Install LXD pure-container hypervisor on Ubuntu 18.04 LTS

How can I install LXD pure-container hypervisor on Ubuntu 18.04 LTS to runs unmodified Debian/Ubuntu/CentOS Linux operating systems VM at incredible speed? How do I setup and use LXD on Ubuntu Linux server?

Introduction: The LXD container hypervisors are supported and created by Ubuntu team. It provides 25% faster performance than ESX. 10 times the density with zero latency. One can move Linux VMs straight to containers using LXD without modifying the apps or administration processes. Ubuntu’s LXD is a pure-container hypervisor that runs unmodified Linux guest operating systems with VM-style operations at incredible speed. You can run CentOS, Arch Linux, Fedora Linux, OpenSUSE, Gentoo, Ubuntu, Debian and other Linux distro in containers. This page shows how to install and configure LXD pure-container hypervisor on Ubuntu Linux 18.04 LTS.

Why use LXD?

LXD is a container hypervisor providing a ReST API to manage LXC containers. One can do the following things with LXD:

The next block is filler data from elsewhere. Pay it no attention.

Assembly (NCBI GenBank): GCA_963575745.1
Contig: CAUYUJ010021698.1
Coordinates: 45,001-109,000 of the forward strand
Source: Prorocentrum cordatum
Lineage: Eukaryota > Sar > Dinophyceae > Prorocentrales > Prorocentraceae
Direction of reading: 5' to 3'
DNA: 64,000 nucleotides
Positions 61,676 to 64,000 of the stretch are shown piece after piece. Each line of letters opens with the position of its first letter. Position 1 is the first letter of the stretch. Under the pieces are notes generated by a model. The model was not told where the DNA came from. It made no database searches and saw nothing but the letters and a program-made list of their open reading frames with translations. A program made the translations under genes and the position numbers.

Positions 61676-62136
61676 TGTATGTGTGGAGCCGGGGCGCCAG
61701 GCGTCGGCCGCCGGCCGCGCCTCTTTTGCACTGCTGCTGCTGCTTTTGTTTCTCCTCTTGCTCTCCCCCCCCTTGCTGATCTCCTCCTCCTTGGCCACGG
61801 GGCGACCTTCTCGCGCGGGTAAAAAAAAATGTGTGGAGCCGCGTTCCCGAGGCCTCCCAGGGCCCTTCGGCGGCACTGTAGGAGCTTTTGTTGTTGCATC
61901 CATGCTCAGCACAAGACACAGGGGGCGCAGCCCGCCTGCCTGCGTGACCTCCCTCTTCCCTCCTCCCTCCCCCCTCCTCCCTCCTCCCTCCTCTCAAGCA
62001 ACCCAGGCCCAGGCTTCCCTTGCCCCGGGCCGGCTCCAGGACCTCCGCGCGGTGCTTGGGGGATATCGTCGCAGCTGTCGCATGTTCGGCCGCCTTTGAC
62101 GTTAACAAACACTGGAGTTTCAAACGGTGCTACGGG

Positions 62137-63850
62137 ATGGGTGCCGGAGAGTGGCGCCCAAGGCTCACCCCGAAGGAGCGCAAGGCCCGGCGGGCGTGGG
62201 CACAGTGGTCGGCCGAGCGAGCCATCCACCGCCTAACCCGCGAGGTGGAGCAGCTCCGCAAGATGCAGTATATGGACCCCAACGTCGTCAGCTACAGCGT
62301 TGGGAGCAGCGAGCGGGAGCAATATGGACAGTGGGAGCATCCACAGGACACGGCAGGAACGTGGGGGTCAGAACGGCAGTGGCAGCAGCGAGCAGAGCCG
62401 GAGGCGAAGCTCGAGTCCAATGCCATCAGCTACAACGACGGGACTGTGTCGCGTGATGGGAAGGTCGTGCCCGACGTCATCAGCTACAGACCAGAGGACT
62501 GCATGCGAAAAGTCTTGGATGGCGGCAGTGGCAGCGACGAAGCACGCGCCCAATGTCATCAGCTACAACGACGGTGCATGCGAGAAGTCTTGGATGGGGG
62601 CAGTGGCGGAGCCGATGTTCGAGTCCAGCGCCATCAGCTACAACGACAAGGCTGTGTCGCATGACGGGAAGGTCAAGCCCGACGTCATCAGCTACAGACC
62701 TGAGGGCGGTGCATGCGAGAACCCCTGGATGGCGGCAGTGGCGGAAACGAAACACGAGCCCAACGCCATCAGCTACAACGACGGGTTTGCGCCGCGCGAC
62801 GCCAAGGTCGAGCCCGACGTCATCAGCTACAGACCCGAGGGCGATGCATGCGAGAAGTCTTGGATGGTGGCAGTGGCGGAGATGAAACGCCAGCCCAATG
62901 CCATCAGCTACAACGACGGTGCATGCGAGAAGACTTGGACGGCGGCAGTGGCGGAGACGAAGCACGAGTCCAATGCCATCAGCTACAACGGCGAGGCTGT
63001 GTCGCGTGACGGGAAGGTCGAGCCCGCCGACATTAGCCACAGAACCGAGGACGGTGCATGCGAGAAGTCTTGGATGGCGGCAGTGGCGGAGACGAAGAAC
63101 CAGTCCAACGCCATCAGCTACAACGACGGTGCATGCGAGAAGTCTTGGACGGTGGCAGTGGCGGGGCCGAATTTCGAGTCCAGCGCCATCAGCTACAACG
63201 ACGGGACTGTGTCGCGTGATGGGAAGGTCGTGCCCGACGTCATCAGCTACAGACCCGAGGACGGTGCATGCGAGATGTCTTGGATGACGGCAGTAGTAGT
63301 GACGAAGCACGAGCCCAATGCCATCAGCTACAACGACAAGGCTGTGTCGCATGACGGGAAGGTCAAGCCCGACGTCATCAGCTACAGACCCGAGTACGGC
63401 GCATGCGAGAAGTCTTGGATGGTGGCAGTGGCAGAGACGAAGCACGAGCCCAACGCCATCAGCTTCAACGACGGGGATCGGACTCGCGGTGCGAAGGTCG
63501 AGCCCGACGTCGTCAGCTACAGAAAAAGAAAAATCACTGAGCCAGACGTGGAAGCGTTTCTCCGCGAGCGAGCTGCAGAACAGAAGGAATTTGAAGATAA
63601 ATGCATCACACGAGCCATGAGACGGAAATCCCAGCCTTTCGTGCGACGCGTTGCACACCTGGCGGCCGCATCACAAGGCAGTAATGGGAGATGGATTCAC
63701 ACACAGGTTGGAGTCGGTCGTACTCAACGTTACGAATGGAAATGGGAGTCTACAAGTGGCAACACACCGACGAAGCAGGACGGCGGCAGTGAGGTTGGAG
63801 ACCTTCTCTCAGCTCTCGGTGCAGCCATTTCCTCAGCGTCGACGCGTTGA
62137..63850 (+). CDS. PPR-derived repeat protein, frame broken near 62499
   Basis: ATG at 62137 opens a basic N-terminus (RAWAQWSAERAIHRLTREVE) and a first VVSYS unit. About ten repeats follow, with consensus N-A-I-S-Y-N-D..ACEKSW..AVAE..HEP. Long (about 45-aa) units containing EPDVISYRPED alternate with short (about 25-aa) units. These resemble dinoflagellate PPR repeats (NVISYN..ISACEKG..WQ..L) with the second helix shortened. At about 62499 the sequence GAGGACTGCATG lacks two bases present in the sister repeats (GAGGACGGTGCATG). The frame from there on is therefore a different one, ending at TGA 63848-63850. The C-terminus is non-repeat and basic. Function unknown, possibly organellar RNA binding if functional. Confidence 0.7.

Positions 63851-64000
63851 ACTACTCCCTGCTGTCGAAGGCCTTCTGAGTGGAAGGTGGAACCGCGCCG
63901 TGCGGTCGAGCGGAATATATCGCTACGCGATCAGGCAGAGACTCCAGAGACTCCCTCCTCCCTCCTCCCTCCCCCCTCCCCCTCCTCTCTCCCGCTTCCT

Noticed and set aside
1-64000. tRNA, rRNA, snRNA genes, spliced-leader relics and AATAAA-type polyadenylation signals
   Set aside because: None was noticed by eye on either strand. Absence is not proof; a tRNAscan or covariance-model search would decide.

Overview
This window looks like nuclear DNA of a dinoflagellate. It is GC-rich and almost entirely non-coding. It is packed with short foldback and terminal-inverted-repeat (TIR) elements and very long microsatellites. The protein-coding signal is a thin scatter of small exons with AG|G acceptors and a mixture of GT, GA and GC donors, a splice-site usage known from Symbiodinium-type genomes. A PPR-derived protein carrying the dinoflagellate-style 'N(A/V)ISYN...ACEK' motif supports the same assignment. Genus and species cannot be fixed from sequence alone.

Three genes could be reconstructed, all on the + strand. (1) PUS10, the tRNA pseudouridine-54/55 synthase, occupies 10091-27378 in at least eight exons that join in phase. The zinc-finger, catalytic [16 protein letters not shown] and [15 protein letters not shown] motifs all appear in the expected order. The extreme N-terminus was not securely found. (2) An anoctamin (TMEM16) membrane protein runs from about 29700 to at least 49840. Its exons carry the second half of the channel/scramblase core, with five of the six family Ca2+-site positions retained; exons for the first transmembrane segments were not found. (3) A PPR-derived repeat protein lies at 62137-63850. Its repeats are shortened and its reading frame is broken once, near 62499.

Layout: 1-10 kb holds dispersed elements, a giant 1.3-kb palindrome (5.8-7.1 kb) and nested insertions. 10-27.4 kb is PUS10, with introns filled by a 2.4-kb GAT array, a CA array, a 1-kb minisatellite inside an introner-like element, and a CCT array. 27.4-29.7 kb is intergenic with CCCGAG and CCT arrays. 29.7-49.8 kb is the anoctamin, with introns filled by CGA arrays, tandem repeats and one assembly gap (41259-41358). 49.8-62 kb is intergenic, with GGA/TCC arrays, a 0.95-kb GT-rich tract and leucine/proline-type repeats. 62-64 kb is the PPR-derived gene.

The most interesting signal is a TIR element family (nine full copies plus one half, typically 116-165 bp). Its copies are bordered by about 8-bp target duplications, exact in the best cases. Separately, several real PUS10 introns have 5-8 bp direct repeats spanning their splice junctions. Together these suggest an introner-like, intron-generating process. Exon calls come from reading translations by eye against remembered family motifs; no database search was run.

1. Run containers
  2. Update containers
  3. Clustering support
  4. Install different Linux distro inside containers
  5. Manage container resources, like storage volumes and networks

Setting up LXD on Ubuntu 18.04 LTS

The procedure to set up and use LXD on Ubuntu Linux 18.04 LTS is as follows:

  1. Install lxd
  2. Setup and configure LXD networking and storage
  3. Create your first container
  4. Launch a container

Let us see all steps in details.

Install LXD pure-container hypervisor on Ubuntu 18.04 LTS

Type the following apt-get command or apt command to LXD:
$ sudo sh -c 'apt update && apt upgrade'
$ sudo apt install lxd

How to install LXD pure-container hypervisor on Ubuntu 18.04 LTS

How to add user to the LXD group for management purpose

No need to be the root user to manage LXD daemon. To manage LXD server add your username to lxd group using the adduser command on Ubuntu Linux:
$ sudo adduser {USERNameHere} lxd